Disclaimer: this review was posted with caution, even though my overall view is favourable I hope I’ve outlined enough faults for it not to be too biased a recollection. I realise that this topic may make or break my reputation.
Who, by now, has not heard of the author Stephenie Meyer? Her debut was woven around a dream she had and now she’s earning millions in both currency and fandom. Meyer hit the big time quickly and the long hours spent away from family have paid off.
Age: Young Adult
First Published: 2005
Date Reviewed: 27th November 2009
I can’t say I remember the releases of any of the books in the saga as I do those of Harry Potter. The first I knew of Twilight was when my cousin asked if I’d like to go and watch the movie. Suffice to say however that they are everywhere and continually at a knocked-down price. Not that I mind either for the covers are exquisite.
Isabella Swan, or rather just “Bella”, decides to move back to the town of her birth and her father after her mother marries a sportsman. Forks is a town she hates but she goes regardless. There she comes across the youths of the Cullen family, a group of five who keep to themselves and are often absent from school. Bella’s presence changes that, she stirs Edward’s senses in a way he really wishes she wouldn’t, for he is dangerous, a vampire, and until then had successfully remained able to live alongside humans with little worry. He and Bella fall in love. But it doesn’t matter if he can keep himself at bay – there’s a whole host of them out there just waiting for him to turn his back.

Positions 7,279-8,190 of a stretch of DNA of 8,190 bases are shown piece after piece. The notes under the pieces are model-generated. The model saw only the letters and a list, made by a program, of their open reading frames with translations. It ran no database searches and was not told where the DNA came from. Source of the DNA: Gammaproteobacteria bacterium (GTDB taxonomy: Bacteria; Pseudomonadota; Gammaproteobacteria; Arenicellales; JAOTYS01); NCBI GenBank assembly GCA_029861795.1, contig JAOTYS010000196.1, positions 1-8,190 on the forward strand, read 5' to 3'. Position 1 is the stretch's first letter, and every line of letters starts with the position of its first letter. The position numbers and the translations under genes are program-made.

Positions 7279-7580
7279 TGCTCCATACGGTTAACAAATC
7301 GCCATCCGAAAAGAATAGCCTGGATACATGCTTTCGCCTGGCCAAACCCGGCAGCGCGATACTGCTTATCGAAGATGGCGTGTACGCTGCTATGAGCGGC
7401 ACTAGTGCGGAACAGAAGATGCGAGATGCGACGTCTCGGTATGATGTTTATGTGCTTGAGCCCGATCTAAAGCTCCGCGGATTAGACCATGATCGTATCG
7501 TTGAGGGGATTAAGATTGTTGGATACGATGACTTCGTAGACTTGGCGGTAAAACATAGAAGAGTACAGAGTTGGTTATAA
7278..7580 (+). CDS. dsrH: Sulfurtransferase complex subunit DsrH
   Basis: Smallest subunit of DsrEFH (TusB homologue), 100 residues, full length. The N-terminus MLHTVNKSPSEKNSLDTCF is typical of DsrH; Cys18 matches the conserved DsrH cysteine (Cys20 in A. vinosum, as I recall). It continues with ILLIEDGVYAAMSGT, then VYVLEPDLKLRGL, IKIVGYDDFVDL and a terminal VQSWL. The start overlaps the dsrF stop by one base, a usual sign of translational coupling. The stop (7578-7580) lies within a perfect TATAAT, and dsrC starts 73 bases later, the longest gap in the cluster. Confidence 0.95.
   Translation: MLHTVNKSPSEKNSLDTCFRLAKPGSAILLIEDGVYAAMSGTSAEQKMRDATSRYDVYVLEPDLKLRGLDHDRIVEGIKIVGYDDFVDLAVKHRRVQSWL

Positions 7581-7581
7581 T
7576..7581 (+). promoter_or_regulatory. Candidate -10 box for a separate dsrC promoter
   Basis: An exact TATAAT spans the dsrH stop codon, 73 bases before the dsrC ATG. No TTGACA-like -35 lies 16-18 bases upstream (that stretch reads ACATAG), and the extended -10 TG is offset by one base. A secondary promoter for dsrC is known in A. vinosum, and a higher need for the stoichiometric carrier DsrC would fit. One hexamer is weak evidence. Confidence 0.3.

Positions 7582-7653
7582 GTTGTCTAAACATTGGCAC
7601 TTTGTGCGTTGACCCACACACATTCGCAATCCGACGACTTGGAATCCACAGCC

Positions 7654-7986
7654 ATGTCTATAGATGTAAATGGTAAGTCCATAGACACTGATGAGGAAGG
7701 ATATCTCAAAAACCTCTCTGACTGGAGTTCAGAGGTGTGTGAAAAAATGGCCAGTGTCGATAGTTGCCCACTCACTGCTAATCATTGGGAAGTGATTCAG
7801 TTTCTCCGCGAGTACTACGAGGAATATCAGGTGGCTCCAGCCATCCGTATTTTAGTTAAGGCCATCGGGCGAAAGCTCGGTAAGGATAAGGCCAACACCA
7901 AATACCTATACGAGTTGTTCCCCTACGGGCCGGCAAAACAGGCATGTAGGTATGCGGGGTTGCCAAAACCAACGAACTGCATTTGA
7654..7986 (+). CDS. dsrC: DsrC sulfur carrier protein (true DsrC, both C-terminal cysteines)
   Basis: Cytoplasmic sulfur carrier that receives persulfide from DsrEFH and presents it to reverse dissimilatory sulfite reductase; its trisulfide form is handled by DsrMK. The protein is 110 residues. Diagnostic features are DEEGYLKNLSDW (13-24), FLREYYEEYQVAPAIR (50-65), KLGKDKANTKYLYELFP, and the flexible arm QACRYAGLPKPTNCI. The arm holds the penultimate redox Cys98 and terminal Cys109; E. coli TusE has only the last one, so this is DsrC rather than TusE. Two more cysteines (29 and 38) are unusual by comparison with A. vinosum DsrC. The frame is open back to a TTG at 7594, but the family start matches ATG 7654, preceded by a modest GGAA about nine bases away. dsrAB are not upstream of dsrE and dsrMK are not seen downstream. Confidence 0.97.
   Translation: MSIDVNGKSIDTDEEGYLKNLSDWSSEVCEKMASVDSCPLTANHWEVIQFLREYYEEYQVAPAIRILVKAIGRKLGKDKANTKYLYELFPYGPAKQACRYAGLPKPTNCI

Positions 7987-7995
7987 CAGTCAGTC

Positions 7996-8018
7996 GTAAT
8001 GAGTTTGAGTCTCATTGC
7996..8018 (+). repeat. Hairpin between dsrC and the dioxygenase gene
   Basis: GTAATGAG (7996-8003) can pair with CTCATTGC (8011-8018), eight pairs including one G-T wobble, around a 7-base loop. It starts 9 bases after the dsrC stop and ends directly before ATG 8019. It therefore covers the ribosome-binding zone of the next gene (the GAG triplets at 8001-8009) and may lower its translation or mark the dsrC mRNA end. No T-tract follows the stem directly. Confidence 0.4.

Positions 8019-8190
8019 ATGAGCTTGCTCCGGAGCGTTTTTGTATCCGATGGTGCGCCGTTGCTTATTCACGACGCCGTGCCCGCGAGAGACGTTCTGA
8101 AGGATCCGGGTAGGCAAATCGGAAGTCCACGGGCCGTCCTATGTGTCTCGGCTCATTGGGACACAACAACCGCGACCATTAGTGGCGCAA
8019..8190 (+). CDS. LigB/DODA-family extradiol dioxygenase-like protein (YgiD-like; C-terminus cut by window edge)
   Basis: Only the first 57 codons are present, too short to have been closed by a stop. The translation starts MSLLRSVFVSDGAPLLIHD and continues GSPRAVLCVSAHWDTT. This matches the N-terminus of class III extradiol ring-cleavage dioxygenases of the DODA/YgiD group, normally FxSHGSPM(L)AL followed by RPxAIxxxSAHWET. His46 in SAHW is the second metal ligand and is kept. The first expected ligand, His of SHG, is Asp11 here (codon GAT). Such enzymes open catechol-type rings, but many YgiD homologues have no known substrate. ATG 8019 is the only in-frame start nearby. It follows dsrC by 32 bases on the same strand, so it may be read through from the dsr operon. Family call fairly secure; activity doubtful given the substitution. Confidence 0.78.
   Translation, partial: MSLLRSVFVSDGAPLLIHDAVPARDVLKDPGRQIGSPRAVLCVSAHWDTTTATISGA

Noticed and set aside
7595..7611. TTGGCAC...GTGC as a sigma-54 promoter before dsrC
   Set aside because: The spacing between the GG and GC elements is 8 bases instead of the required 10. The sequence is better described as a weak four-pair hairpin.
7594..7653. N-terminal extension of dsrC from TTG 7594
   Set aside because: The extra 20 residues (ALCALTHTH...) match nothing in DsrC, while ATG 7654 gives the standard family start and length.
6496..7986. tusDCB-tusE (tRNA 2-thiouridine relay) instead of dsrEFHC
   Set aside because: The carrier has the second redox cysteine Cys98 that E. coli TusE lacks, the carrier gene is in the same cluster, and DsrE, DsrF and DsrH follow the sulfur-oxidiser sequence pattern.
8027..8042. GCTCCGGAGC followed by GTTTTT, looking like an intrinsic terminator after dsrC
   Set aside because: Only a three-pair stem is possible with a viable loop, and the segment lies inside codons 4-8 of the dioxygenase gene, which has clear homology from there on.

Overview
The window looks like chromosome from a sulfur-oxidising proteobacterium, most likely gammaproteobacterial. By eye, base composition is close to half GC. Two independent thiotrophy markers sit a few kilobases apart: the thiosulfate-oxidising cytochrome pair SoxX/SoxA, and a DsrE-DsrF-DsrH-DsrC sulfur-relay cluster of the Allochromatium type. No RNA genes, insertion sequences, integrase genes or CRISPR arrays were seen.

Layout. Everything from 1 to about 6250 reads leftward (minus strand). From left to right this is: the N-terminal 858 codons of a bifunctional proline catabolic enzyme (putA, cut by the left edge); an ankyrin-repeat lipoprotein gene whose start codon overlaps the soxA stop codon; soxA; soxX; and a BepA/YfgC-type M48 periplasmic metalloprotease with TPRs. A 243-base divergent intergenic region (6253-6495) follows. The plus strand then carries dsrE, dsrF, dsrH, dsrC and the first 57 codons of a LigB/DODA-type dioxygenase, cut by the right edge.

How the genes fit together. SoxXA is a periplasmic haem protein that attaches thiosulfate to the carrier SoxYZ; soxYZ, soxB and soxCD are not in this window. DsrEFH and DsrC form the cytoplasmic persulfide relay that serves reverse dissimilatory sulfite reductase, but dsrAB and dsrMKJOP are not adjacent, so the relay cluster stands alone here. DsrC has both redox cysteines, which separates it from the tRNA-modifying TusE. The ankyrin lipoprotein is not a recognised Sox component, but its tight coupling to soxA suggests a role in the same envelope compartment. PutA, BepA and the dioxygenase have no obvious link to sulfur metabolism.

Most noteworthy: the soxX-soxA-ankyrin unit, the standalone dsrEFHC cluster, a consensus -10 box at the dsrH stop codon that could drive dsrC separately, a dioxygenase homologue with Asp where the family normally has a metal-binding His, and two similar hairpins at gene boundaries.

Being as I was a viewer before a reader I can advise with confidence that yes, it is worth reading the book afterwards. True to the format of book-to-film a lot was missed out and significant scenes altered. Of note is the scene where Bella tells Edward she knows he’s a vampire. In the book she casually mentions it in the car, whereas the movie goes all out on dramatics and has Bella afraid to speak while the backdrop of a dark forest becomes ever more suffocating. The movie also handles Edward’s temperament in a way more suitable for young people, the written version of which I will discuss in time.
For all that’s been said about Meyer’s poor ability as a writer, I found her style and structure surprisingly good. In fact I would go as far as to say that out of the 20 or so books I have read this year Twilight has been the most satisfying literature-wise. Some of her paragraphs read like poetry and unlike many other authors who have studied English, Meyer is certainly at one with the subject. She uses a vast array of words generally forgotten in today’s world, never hesitating over the idea that her readers might not understand.
The story itself I would split into three parts, using the nature of the parts as my reasoning for doing so. At first everything is easy to read and honestly a joy, even if the setting of a high school is unappealing to the older reader. Bella is a savvy, sassy young woman who favours independence and will not give in to other’s requests. Edward is the typical heartthrob, maybe a little arrogant, but likeable nonetheless. Then things change, Bella becomes needy, helpless and paranoid while Edward in turn hikes up the arrogance and anger and displays the kind of traits generally accepted as the beginnings of a domestic abuser. It was on reading this part that I wrote to my boyfriend “these two characters certainly aren’t good role models for either gender and the idea that there are millions of teenage girls now looking for an Edward Cullen is worrying”. My theory about the dramatics of the film came from there too. This part is difficult to read, especially if you’ve already heard the cries of others that Edward is far too aggressive.